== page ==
Institutional Selves: Troubled Identities in a Postmodern World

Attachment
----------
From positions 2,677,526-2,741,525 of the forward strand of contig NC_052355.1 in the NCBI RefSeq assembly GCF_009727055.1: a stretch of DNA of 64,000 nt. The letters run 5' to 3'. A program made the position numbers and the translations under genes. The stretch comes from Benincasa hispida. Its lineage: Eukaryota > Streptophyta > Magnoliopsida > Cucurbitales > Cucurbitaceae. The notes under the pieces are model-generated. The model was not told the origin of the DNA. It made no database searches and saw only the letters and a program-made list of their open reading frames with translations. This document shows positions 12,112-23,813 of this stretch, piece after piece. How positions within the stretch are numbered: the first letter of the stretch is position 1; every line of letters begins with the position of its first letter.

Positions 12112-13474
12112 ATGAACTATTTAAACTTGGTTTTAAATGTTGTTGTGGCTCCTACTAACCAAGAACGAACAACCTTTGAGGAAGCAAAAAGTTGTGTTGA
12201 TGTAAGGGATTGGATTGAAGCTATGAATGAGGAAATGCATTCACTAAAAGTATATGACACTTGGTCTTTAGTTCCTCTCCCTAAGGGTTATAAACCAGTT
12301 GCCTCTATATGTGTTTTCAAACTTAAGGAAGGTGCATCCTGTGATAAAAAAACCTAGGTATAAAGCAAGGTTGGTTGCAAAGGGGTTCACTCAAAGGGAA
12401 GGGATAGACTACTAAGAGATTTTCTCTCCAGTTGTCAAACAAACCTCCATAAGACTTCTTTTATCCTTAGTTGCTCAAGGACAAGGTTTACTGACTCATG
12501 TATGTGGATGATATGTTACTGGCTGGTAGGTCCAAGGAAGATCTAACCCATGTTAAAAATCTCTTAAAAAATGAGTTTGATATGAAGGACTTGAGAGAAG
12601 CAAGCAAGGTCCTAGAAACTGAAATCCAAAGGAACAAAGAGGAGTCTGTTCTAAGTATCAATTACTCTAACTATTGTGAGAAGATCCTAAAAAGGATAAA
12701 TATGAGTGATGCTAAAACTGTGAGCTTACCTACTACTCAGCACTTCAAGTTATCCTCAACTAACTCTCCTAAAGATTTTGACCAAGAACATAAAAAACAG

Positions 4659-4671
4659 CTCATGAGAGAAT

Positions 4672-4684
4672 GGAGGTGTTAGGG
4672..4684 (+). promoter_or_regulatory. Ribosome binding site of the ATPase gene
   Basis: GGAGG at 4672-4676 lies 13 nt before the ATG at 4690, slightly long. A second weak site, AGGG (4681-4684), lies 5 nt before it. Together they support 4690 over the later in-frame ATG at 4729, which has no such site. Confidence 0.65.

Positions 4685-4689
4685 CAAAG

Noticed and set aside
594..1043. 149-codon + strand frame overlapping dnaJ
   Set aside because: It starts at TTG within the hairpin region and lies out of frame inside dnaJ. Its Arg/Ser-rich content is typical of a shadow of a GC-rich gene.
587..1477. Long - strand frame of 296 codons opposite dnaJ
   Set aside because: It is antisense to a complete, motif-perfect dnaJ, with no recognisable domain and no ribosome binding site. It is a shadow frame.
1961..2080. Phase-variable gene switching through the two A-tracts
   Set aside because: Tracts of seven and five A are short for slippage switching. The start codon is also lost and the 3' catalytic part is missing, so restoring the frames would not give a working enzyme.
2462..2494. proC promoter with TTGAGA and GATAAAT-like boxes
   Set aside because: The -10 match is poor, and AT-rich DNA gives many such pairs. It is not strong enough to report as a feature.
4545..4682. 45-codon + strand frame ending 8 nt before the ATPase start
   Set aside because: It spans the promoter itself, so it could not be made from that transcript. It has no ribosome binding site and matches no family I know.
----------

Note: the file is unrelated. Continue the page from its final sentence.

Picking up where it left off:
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Today, identities are conferred and selves are constructed in more organizational settings than ever before. Institutions large and small - from Psychiatric hospitals, schools, and prisons, to job clinics, counselling centres, support groups - virtually instruct us about who and what we are as part of the work they do in processing lives and personal troubles. Some see this negatively, as if the self might somehow escape these developments. But there is a more balanced view that acknowledges the socially practical self we live by, which is constructed in light of these new and diverse opportunities. If organizations inevitably shape selves in today's world, they do so by providing the resources, not just the constraints, that enter into the process. New institutions produce new forms of self by presenting new options for who and what we are and can be, while they also place practical limits on the range of possible identities. This is the leading theme of Institutional Selves. The book brings together nine distinctive chapters that collectively address the institutional construction of troubled selves. From the victims and villains of television talk shows, to battered women in support groups, to the violent selves of prison inmates, the chapters show how personal identity is structured in response to the pragmatic demands of everyday life in the ubiquitous settings where personal troubles are under increasing consideration.